Once upon a time I needed cover blurbs for a book. I got three. Good ones! And I learned so much about how things get done in the world.
But I always had a nagging feeling the exercise was meaningless. This comic strip by Scott Adams sums it up. Scott doesn't have blurbs on the back of his book, How to Fail at Almost Everything and Still Win Big. I hope I get a chance to ask him about that someday. Meanwhile I hope you'll at least avail yourself of what is on the back of it, a sample of what's inside.
As host of a radio talk show that helps people do what works, you can imagine how many books cross my desk. Most of them are boring. Most of them go "STL" -- straight to the library, as a donation. Scott's book is so good I paid for it with my own money and enjoyed it again when my husband read it. Our daughter has it now. "A lot of people wish there was some sort of roadmap for life," I told her, "which of course there isn't. But this comes pretty close."
A few highlights...
The most important metric to track is personal energy. It's difficult to argue with that one, but until I heard Scott say it I never really thought about it. Now it's the thread that ties everything together. Does this food make me feel better, or worse? These people? This town?
Happiness is health plus freedom. Another duh, but amusing if only because happiness is such a booming business these days.
Scott considers himself a professional simplifier. I used to make fun of people who taught -- or felt the need to take -- a business writing class. Isn't that terrible to admit? "Writing is writing," I reasoned. "Be clear, be concise, what else is there?" Scott says business writing taught him to strip everything but the essential. In its purest form, life is hilarious.
My life changed when I realized I rewarded myself for losing weight by eating what made me gain it to begin with. I was always either gaining or losing. Bad system. I replaced it with a real system -- and it was eerie to see Scott lay out a similar system in his book. What does a healthy weight have to do with success in life in general? Pretty much everything. See the first two highlights!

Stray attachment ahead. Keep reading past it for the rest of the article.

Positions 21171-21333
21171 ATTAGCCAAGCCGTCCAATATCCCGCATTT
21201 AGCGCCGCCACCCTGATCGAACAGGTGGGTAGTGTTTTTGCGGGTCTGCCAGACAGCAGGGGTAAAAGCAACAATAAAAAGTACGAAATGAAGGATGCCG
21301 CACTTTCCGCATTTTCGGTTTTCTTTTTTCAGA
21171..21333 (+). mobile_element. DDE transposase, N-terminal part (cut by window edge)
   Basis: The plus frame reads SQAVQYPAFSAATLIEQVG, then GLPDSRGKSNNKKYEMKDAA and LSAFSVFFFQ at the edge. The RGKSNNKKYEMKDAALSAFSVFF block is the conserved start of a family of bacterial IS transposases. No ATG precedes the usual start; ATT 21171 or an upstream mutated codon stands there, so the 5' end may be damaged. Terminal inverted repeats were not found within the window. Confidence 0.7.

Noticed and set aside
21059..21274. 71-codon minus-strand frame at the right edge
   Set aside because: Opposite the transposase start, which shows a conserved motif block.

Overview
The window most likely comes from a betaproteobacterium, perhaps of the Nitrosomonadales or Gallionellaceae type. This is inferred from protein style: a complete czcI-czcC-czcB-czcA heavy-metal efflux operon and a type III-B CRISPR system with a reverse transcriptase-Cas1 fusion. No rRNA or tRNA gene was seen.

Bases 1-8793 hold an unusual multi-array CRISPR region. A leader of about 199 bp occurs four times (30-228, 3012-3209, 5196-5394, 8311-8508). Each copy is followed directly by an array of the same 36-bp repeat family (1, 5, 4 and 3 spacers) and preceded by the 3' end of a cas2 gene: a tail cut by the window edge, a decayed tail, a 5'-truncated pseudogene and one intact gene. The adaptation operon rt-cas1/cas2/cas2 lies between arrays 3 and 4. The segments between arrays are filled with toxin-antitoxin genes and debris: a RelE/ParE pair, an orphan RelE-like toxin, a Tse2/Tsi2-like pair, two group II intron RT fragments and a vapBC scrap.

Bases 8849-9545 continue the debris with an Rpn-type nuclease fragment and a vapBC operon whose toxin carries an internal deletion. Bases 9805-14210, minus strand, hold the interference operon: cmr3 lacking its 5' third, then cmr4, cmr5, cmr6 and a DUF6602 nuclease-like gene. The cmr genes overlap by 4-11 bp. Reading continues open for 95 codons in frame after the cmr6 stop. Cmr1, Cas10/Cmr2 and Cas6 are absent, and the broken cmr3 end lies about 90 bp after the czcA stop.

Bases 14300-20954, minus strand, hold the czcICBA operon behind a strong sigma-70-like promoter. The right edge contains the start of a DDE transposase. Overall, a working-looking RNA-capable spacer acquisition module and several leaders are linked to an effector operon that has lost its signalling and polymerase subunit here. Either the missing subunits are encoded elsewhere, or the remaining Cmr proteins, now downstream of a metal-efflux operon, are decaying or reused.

You can't win if you're not at the table, as the saying goes. Scott says you need systems in place for luck to find you. It might help to wake up thinking, "Today's the day." Like he did! Oh, sure. You can believe people who say things like, "Who are you trying to kid?" Odds are they're not successful, though, or happy. What could it hurt to emulate someone who is? Anticipating a future wildly better than the present costs nothing.
Figure out the price and pay it. Enough said?
For the longest time I wondered why I felt guilty if I didn't pass along a compliment. Scott articulated it for me: "Withholding praise borders on immoral." Scott makes me think your mother's advice, by the way, to not say anything at all if you can't say something nice is lazy. You can always find something nice. Like, "Wow. That was brave." That story was worth the price of the book.
Hang with winners. The importance of that step cannot be overstated.
Reason rarely drives decisions. I'm still processing that one, but I already find myself going easier on myself and others.
You can often open books in this genre to any page and walk away with something useful. The same is true for this book -- but as Scott says, you'll get much more out of it if you read it the way people did before someone decided 140 characters was enough. Start at the beginning, stay with it, and don't be surprised when you have a roadmap for one life -- which you can modify to suit your own.
Scott doesn't tell you how to do the impossible. He shows you how he did, by (spoiler alert) finding his voice.